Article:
We think this is a good problem to have, because Bridgton is more than just “docs in a box.” It is an anchor of the Lake Region, a resource for all who live here, and we know the community is eager to see what the hospital does in its second century. We are too, and look forward to your help in making that success possible.

Note: ERDMAN is a national strategic planning and consulting group with offices located in Texas, Colorado, California, Tennessee and Virginia.

According to the ERDMAN website in regards to operational and experiential planning, “There is tremendous financial pressure placed on healthcare management today with increased risk associated with new and changing reimbursement models and a shift from volume to value. Organizations must reorganize clinical programs, care delivery models, and resource deployment to be efficient in this new environment while simultaneously driving provider and patient engagement and satisfaction.

Through a variety of Lean facilitation tools and events that engage providers and staff as part of the organizational redesign process and supported by data-driven analytics, ERDMAN helps organizations plan for and realize their desired goals. Optimizing return on invested capital through provider-leveraged care models that maximize productivity and utilization of organizational resources.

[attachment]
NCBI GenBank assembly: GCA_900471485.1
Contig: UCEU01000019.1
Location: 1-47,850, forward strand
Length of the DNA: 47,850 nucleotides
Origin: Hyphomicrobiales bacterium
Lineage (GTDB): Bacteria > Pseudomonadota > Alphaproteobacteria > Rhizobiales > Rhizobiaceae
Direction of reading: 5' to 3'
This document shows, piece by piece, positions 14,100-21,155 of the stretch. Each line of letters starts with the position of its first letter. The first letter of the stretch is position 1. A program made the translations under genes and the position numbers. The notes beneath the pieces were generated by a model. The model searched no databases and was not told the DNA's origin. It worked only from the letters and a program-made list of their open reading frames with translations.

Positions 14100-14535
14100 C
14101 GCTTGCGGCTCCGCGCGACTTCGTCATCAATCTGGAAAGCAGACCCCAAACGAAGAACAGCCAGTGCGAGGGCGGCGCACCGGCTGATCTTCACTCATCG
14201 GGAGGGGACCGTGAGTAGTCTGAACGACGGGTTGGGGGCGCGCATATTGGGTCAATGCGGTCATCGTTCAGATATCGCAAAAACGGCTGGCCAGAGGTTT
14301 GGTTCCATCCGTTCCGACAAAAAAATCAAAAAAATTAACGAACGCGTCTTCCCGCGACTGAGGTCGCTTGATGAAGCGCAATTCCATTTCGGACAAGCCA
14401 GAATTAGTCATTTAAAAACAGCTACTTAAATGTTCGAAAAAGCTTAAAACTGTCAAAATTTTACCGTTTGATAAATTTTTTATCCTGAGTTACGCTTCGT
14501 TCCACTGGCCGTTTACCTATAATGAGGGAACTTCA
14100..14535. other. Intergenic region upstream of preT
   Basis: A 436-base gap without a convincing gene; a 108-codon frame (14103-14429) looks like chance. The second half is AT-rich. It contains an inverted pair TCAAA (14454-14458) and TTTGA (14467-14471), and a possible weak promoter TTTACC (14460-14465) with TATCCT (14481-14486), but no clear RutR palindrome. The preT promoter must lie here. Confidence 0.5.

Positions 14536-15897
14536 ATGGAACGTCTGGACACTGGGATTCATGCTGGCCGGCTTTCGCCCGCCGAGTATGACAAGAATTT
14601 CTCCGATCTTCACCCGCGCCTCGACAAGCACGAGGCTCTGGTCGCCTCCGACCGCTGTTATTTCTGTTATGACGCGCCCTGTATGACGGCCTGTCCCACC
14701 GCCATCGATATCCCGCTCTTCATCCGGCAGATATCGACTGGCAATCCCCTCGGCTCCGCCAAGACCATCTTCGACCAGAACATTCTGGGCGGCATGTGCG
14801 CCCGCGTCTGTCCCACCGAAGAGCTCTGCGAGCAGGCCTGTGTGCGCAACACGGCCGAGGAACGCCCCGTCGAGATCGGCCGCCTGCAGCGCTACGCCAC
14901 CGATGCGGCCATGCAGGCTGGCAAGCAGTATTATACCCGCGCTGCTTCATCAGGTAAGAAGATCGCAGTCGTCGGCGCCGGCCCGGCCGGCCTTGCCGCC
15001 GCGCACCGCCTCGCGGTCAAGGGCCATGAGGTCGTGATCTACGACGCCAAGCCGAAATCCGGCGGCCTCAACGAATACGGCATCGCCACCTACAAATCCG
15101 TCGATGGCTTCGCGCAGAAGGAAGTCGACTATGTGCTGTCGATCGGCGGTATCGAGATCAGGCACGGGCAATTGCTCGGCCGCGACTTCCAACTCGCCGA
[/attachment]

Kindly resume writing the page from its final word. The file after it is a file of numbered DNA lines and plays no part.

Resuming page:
Partnering with healthcare management seeking to attract and retain new patients in this competitive market environment, we leverage our operational and experiential planning capabilities to define and deliver intentionally crafted patient and staff experiences that are unique, predictable, and repeatable. We accomplish this by reviewing the operational model through a series of influence points that are aligned with local consumer preferences, while simultaneously connecting the operational model to achieve desired organizational results.”